Marsden Hartley's Maine Randall R. Griffey, Donna Cassidy, Richard Deming, Elizabeth Finch

Publication date:
21 Mar 2017
Metropolitan Museum of Art
184 pages: 241 x 216mm
194 color illus.

Marsden Hartley (1877–1943) was a well-traveled American modernist painter, poet, and essayist, but it is his life-long artistic engagement with his home state of Maine that defines his career. Maine served as a creative springboard, a locus of memory and longing, a refuge, and a means of communion with other artists, such as Winslow Homer, who painted there. This is the first book to look at the artist’s complex relationship with the Pine Tree State, providing a nuanced understanding of Hartley’s impressive range in over 80 works, from the early Post-Impressionist interpretations of seasonal change to the late depictions of Mount Katahdin, the most dramatic and enduring series in his oeuvre. 

Randall Griffey is associate curator in the Department of Modern and Contemporary Art at The Metropolitan Museum of Art.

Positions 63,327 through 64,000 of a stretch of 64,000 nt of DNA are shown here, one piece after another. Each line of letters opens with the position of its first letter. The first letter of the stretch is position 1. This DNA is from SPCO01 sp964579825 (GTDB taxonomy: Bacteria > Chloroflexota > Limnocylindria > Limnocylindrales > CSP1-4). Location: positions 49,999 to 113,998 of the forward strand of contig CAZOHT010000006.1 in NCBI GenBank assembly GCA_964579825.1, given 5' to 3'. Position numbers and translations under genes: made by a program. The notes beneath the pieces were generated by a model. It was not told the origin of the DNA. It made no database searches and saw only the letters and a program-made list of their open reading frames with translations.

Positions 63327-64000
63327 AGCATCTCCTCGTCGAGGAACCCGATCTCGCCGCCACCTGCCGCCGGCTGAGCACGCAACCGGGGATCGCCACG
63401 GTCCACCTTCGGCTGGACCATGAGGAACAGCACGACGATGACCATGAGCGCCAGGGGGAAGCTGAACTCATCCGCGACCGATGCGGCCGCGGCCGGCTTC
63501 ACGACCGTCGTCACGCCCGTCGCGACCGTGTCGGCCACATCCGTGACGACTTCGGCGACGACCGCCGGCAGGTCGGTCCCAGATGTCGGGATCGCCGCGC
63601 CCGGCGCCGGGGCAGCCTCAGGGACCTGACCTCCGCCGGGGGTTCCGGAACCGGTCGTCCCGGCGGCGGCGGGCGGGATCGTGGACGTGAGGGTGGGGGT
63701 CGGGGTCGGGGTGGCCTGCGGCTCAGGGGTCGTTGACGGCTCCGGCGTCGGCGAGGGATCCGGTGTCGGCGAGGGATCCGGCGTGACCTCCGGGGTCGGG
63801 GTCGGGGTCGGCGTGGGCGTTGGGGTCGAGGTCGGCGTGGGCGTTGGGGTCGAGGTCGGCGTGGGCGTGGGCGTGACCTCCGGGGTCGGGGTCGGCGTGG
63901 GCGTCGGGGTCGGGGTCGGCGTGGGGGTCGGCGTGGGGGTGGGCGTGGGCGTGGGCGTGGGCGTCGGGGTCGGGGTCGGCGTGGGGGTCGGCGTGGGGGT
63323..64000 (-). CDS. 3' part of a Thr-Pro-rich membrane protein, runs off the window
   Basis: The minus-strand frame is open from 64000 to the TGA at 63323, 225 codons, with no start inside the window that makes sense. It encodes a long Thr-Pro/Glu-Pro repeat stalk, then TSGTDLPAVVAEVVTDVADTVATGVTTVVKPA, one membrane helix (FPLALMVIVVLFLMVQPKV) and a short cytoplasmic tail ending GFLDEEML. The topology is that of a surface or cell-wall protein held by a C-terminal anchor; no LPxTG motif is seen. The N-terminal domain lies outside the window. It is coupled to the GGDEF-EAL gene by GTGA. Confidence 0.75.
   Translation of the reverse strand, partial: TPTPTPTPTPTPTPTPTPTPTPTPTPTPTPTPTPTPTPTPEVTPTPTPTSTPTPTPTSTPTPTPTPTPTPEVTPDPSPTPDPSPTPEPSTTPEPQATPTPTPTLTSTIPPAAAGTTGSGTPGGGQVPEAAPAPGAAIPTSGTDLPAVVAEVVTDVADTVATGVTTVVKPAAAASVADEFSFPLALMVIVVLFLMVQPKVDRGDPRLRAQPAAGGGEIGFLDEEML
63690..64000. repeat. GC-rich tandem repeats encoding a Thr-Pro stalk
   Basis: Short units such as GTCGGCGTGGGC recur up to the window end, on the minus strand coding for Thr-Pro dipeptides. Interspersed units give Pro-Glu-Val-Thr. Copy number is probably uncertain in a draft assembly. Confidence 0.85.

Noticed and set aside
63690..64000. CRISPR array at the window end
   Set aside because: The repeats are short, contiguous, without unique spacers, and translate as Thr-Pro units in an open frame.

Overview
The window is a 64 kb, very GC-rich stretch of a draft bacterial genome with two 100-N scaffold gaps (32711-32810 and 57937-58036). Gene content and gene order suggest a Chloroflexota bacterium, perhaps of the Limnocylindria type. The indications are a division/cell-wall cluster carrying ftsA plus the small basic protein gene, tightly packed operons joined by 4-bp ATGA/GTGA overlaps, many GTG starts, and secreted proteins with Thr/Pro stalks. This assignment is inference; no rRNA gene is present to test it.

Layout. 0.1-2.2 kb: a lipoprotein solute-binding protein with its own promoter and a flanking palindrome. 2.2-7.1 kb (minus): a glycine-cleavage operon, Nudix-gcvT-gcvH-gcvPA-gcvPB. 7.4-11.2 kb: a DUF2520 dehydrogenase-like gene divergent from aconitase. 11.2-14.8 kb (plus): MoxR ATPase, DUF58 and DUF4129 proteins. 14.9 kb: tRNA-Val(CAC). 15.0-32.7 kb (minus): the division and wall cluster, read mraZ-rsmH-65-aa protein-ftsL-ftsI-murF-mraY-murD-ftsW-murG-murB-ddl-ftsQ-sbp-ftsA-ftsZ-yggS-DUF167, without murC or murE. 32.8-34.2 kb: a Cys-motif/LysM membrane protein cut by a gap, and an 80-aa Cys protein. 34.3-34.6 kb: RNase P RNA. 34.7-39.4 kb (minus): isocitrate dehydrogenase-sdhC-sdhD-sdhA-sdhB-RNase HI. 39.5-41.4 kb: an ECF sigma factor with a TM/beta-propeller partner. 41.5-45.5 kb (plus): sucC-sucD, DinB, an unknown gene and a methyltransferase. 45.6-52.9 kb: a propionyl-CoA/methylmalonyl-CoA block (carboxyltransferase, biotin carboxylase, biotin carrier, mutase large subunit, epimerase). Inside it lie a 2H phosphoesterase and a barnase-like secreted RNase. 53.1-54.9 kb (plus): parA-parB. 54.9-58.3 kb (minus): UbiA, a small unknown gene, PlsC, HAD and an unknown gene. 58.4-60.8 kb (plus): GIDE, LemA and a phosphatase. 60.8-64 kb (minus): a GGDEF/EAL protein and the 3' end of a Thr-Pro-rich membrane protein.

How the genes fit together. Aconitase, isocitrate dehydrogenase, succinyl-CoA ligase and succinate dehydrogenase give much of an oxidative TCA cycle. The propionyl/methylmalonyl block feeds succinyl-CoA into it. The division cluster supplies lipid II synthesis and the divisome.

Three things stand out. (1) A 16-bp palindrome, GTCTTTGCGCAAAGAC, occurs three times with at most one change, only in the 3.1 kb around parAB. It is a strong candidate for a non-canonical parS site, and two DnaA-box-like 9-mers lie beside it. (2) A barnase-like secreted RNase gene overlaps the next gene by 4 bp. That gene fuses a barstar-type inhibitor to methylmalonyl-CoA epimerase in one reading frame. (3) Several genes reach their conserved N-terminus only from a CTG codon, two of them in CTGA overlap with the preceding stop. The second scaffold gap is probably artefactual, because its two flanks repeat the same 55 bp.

Marsden Hartley’s Maine, accompanying an exhibition at the Met Breuer, is as tantalizing for what it omits as for the insights it offers into Hartley’s creative intelligence…Besides examining in-depth both the early and late Maine periods, the present book includes a fine essay on materials and techniques, based on careful examination of a dozen works, which shows a surprising continuity in composition and methods across Hartley’s career.”—Christopher Lyon, Hyperallergic
“[T]he handsomely produced exhibition catalogue includes informative essays and images of provocative comparative works, as well as of the exhibited paintings and drawings.”—Karen Wilkin, The New Criterion